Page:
Las Vegas is a city built on dreams. Sometimes those dreams even take physical form, as the castles, pyramids and Eiffel Towers on the Las Vegas Strip prove. However, there are many casinos and attractions that never quite made the transition from drawing board to concrete and steel. Perhaps the most spectacular of these was Xanadu, which was intended for the site now occupied by the Excalibur.
With a catalog that spans more than three decades and some 25-odd (very odd) releases, the Melvins have seen rock ’n’ roll on all sides, from indie release to major label, next big thing to legendary lifers. The band has been credited as progenitors of grunge and sludge rock, but the Melvins’ sound is hard to categorize—it’s dense and heavy, but plays with genre and tempo. The Melvins are also renowned road warriors: Several years ago, they played dates in all 50 states in 51 days.
Summer festivals tend to be pretty mellow places these days. Lots of smiling folks wearing flower crowns holding their smartphones high, meandering from art installation to gourmet food truck as the hits of the summer drift on the air. Psycho Las Vegas, however, is nothing like that. For three days, it takes over Hard Rock Hotel & Casino with more than 70 acts whose fan bases range from cult to KISS Army.
Muck Rack makes it simple to find people, tweets, or articles that mention any name, keyword, company, hashtag etc. We've compiled this guide to help you make the most of your search.
Selecting a term
Start searching tweets, articles from media outlets, articles mentioned in tweets, journalists'
names, titles and bios with some suggested searches:
Companies or Topics (e.g. iPhone, Microsoft)
Phrases (e.g. "cloud computing") — use quotes to keep the terms together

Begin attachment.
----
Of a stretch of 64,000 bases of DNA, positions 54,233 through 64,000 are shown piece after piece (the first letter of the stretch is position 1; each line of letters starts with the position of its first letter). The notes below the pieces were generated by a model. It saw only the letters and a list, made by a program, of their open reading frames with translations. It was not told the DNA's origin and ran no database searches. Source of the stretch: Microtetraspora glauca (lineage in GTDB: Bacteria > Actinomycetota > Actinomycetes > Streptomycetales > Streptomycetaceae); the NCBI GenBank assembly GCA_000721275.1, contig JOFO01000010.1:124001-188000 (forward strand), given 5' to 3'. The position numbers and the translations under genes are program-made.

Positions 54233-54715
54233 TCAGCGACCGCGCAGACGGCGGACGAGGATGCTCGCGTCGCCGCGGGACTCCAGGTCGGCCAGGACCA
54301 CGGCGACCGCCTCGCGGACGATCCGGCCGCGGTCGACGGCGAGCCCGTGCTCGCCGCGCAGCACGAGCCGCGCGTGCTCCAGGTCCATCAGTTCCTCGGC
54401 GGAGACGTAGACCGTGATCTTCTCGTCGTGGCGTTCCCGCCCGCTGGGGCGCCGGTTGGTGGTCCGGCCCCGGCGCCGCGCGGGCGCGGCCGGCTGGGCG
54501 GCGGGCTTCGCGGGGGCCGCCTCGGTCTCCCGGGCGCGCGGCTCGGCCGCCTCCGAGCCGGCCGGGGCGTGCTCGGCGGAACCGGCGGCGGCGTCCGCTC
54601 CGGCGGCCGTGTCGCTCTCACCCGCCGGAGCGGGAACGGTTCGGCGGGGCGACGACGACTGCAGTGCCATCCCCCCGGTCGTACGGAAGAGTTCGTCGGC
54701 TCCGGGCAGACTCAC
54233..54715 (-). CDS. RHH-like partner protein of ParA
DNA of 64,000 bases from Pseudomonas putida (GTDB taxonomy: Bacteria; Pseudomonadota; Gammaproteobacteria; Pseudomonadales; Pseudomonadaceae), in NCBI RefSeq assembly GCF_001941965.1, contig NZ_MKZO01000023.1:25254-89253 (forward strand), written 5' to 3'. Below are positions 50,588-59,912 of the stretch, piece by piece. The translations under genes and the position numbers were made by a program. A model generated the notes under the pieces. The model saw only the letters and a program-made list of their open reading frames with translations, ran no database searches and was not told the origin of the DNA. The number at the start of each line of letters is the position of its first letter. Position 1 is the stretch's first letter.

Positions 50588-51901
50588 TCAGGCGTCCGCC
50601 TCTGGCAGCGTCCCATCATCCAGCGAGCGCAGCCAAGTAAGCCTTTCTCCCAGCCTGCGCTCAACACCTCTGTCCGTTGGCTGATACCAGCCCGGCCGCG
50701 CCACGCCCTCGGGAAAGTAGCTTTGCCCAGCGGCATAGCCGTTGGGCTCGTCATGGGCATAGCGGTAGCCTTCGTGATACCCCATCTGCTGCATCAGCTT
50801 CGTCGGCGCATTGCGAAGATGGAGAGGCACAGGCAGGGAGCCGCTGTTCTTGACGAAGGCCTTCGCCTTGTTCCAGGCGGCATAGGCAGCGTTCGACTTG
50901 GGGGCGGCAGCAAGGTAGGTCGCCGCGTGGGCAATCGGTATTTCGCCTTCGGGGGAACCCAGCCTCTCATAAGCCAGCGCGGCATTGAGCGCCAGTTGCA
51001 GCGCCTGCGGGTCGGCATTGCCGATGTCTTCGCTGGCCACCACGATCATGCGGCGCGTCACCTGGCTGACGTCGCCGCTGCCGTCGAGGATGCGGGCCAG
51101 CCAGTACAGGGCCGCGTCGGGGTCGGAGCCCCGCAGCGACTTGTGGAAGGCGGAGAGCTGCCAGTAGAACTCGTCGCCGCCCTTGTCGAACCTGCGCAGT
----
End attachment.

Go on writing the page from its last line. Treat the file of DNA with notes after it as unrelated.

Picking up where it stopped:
Twitter handles (e.g. @username) — returns those who have mentioned or replied to
Names (e.g. "David Pogue")
Hashtags (e.g. #sxsw, #london2012)
Bio details (e.g. vegan, Olympics, father)
Muck Rack's Advanced Search allows for many boolean operators.
Find results that mention multiple specified terms, use AND or
+. For example, ensure each result contains both Elon Musk and Mark Zuckerberg by
searching Obama AND Romney or Obama + Romney.
Use the operators OR or , to broaden your search when you'd like either of
multiple terms to appear in results. (This is the default behavior of our search when no operators
are used.) For example, search for democrat OR republican to find results that refer to
Democrats and/or Republicans.
Use NOT or - to subtract results from your search. For
example, searching Disney will yield results about the Walt Disney Company as well as Walt Disney
World Resort. To exclude mentions of Disney World, search for Disney -World or Disney
When using one of these operators with a phrase, enclose it in quotation marks. For example, you can
find results about smartphones excluding Apple's iPhone 4S by searching smartphone -"iPhone
Exact case matching or punctuation
If you're searching for a brand name or keyword that relies on specific punctuation marks or capitalization, you can
find results that match your exact query by adding matchcase: before the keyword you're searching for, like matchcase:E*TRADE .
Use parentheses to separate multiple
boolean phrases. For example, to find journalists talking about having fun in Disney World or
Disneyland, search for ("disney world" OR disneyland) AND fun.
An asterisk can be used to search for any variation of a root word truncated by the asterisk. For example, searching for admin* will return results for administrator, administration, administer, administered, etc.
A near operator is an AND operator where you can control the distance between the words. You can vary the distance the near operation uses by adding a forward slash and number (between 0-99) such as strawberries NEAR/10 "whipped cream", which means the strawberries must exist within 10 words of "whipped cream".